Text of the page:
Tunnel fires are rare events, and fires due to vehicle batteries in tunnels should be even rarer – the author is not aware of any such fire being reported. However, electric and hybrid vehicle fires in tunnels would represent a significant challenge to fire fighters.

It may not initially be clear to the fire fighters that the seat of the fire is a vehicle battery. Ideally, graphite dry powder (class D) extinguishers should be used on lithium ion battery fires. If graphite dry powder extinguishers are not available, copious amounts of fresh water as a fine spray should be used to swamp the fire. However, the use of water on a lithium ion battery fire will generate hydrogen, which may in extreme cases increase the severity of a fire or cause an explosion if insufficient ventilation is provided in the tunnel.

Due to the physical restrictions imposed by the tunnel geometry, it may be difficult to use a jack within a tunnel to turn a burning car in order to provide access to the underside battery, and such a manoeuvre could potentially cause the fire to damage the tunnel wall.

Some manufacturers recommend disconnecting the battery before commencing fire-fighting operations, but that may be an unrealistic expectation. There may be a risk of electrocution, but that is limited due to battery current/ voltage protection and fire fighters’ personal protection equipment. Water is not effective at extinguishing a large lithium-ion battery fire. Due to these difficulties, fire fighters may simply decide to allow such a fire to burn out, depending on the outcome of their dynamic risk assessment10. In any case, fire-fighting operations to extinguish a burning vehicle’s battery can be expected to last significantly longer than those for a conventional vehicle, exposing fire-fighters to additional risk. In view of the special risks involved, fire-fighting procedures should be developed for dealing with fires in electric and hybrid vehicles, and these should be incorporated in the training of fire-fighters in areas where tunnels are located. Ideally, such training should be combined with live and table-top exercises involving tunnel operators and other emergency services, including the police and the ambulance service.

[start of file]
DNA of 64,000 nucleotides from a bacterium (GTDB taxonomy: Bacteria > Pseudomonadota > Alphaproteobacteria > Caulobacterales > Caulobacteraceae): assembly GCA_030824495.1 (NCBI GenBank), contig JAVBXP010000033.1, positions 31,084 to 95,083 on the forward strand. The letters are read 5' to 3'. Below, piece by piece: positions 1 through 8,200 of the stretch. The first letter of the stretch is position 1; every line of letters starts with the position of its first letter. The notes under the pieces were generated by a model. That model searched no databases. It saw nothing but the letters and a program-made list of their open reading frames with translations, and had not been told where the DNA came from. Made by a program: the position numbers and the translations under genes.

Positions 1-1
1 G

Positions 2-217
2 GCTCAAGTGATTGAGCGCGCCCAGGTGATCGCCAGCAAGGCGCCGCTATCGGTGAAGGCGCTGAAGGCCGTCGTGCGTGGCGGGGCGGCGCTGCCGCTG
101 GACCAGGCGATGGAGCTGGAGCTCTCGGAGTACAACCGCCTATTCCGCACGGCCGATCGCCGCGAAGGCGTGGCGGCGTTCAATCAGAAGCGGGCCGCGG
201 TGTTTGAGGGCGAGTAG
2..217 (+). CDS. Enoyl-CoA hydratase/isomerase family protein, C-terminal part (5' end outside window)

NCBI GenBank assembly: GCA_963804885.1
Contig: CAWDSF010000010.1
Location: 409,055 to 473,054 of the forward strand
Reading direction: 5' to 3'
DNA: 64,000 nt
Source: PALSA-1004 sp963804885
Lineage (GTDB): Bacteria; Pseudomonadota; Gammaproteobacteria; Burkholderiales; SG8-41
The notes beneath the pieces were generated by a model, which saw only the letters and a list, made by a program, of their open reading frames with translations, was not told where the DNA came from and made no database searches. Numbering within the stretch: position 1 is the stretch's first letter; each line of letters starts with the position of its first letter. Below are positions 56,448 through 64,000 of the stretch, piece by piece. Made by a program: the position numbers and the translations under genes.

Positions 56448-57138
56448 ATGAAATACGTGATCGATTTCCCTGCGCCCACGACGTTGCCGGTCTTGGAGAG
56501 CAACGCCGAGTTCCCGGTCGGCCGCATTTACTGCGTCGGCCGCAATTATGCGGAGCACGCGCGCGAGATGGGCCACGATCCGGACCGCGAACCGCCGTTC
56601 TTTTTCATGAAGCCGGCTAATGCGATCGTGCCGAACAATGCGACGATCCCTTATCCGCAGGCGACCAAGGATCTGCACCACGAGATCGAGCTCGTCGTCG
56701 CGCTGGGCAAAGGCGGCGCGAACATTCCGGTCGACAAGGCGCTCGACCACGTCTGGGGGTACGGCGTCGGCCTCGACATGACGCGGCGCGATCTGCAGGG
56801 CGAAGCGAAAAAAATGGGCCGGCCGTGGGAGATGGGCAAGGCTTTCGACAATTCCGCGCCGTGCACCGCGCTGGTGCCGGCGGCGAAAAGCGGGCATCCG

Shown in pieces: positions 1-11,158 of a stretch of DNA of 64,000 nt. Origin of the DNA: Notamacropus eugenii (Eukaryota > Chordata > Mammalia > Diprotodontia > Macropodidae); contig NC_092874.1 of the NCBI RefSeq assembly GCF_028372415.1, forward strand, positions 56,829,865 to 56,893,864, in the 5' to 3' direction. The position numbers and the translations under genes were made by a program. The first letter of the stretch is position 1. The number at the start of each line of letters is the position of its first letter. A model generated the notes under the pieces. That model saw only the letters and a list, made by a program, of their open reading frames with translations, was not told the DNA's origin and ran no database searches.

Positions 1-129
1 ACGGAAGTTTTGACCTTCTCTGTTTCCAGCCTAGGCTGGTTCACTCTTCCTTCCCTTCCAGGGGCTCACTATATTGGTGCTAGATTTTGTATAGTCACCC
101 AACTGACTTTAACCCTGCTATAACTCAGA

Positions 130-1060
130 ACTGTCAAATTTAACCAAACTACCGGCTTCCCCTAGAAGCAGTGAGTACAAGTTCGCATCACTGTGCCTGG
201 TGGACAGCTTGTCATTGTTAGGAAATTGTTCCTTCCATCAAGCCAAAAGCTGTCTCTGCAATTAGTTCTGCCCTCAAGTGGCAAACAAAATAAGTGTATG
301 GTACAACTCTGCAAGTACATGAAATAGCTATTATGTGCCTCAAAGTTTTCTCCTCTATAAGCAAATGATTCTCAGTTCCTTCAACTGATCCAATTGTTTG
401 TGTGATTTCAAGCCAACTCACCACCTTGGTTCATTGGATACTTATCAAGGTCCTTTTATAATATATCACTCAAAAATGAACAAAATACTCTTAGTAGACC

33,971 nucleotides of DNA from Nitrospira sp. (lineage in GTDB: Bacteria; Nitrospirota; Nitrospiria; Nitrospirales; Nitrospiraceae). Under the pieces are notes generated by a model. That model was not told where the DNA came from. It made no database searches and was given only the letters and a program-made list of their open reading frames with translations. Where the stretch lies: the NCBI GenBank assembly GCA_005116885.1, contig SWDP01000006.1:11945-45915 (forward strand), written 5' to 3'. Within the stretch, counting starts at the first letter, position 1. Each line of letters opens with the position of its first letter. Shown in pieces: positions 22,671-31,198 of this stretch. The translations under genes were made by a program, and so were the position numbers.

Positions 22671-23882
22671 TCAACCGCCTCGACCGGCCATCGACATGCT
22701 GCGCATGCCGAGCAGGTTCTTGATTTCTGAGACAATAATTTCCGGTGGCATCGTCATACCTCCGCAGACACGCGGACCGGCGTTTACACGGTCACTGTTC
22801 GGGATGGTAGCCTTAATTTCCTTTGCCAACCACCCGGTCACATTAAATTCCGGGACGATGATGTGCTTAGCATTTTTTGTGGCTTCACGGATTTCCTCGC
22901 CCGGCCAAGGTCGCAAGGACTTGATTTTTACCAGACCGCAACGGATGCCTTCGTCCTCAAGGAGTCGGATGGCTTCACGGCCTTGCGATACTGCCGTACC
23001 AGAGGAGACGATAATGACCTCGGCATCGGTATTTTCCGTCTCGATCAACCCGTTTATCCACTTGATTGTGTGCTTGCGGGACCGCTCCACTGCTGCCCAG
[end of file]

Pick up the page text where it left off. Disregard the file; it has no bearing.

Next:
An increasing number of tunnels are being equipped with fixed fire suppression systems, including high-pressure mist and low-pressure deluge. If promptly activated, such fire suppression systems can reduce the risk of fires spreading from one vehicle to the next. However, they would not be effective in extinguishing a shielded fire such as that originating from a vehicle battery. There may be a risk of re-ignition of a vehicle battery, and hence the fire suppression system should not be turned off until it has been ensured that the fire is under effective control11.

Next Steps

A lot is already known about the risks inherent in innovative vehicles, and much effort has already been expended in developing and implementing mitigation measures that have gone a long way towards addressing these risks. To date however, not much effort has gone into considering the specific risks in relation to the use of innovative vehicles in tunnels. It is hoped that a database of best practice can be developed, building upon the experience of countries that already have a significant proportion of such vehicles on their road network. Lessons learnt from future tunnel incidents involving innovative vehicles should be disseminated widely, to positively influence product design, tunnel installations and operation and emergency service deployment. Significant investment will be needed in order to ensure that tunnel safety is not only maintained, but even improved from today’s levels.